I wanted to share this interview by Bridgette Guerzon Mills, artist and curator of the exhibit Between Here and There at artstream studios in Dover, New Hampshire. Bridgette was kind enough to give me permission to repost her content on my blog. You can also find the original post on her blog as well as the other two exhibiting artists Melissa Hall and Linda Wein. I hope you enjoy reading about my paintings!
Between Here and There: Kari Hall artist interview
May 8, 2015
After visiting the Between Here and There show at artstream last month and seeing Kari’s work in the show, I have to say that her work just needs to be seen in person to get the full impact. Imagine yourself standing in front of her work and just losing yourself in layers and nuances of her surfaces. Beautiful. But, I already knew this. I met Kari and first saw her work when we were in a FUSEDChicago show together in Chicago and I immediately was drawn to her work.
1. Can you talk a bit about the body of work currently on exhibit at artstream? What was your inspiration?
My works are memories of landscape that tell a story about my personal connection to Italy. I am inspired by my recollection of particular places and the history of my Italian ancestors. My experiences traveling to Italy have proven there is a connecting thread that ties my fascination to my background. I am continuously recalling the textures and colorful coastal towns in Cinque Terre, the calming Mediterranean Sea, the rolling vineyards in Tuscany, and ancient stucco walls in Rome. Using my imagination I translate these memories into abstract, multilayered pieces.
All of the paintings I created for this exhibit incorporate image transfers from my own photography, historic documents from my ancestors, paper or other found materials. These elements are either layered near the surface or combined into the underpainting, creating an illusion of receding back into space. The encaustic medium allows this sense of depth and intrigue. I like that it holds mystery of what lies within and invites one to step up closer for a moment of discovery and familiar connection.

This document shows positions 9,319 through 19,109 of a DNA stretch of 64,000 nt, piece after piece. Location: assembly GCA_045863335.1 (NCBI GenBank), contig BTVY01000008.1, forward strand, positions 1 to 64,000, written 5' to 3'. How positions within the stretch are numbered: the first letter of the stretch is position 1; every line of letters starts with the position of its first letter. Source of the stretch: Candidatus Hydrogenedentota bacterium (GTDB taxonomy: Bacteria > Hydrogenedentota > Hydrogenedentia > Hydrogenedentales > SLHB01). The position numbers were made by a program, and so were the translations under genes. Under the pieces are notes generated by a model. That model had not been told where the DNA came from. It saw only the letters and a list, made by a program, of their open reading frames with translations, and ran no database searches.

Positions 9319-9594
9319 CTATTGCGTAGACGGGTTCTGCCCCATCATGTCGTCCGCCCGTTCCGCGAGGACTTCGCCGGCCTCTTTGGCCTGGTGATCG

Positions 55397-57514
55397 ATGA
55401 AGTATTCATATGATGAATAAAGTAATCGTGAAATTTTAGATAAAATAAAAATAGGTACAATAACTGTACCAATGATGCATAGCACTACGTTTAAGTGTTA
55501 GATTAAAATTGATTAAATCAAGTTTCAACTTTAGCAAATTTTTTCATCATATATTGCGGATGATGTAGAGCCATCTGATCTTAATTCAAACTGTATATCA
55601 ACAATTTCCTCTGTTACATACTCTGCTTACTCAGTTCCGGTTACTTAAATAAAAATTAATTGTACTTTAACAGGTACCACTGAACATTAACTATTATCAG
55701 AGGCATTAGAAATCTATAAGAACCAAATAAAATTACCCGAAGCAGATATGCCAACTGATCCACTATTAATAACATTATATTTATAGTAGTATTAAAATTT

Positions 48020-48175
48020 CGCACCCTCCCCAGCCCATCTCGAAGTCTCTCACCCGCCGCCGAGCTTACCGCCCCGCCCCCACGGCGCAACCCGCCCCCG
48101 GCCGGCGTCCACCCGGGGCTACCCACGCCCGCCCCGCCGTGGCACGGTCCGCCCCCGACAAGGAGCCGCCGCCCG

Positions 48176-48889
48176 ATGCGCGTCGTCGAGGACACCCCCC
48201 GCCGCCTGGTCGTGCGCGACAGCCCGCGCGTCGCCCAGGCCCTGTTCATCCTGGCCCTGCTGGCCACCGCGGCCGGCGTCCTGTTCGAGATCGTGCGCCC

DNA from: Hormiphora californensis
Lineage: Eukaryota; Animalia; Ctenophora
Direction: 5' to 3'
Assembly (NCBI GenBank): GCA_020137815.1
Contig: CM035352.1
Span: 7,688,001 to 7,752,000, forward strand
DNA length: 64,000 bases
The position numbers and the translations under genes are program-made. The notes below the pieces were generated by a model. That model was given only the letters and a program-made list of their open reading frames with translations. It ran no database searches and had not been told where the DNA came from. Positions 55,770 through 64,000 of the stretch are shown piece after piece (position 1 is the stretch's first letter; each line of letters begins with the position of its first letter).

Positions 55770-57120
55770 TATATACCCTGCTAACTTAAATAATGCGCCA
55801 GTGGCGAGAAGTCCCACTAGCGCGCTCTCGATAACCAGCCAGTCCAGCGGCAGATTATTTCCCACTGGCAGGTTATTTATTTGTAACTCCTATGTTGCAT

2. Even though people often say “Let the art speak for itself” I love to hear the story or inspiration behind the artwork. Can you share a story/thoughts behind one of your pieces?
There is always a story behind my work. Every painting has significant meaning to me. On the Sanctuary Trail #1-9 is about my exploration and discovery on the hiking trails in Cinque Terre, Italy. One of my favorite hiking trails is on the high trail from Manarola up to Volastra, a less-traveled intimate path where you see farmers tending their olive groves and orange trees on hillside terraces. This high trail connects each town to its sanctuary (church). Each panel in this series is a memory of the landscape and elements of nature that spark my imagination. I have vivid memories of the deep blue colors of the sea, the shape of the lush vineyards, the bright purple wildflowers, and the texture of the ancient paths. Cinque Terre is like heaven on earth. When I am lucky enough to visit I am always captivated by it’s timeless beauty.
3. You recently left your career as a graphic designer to pursue your art in a more full time capacity, what has been the biggest challenge during this transition? Any advice for how you handled the challenge?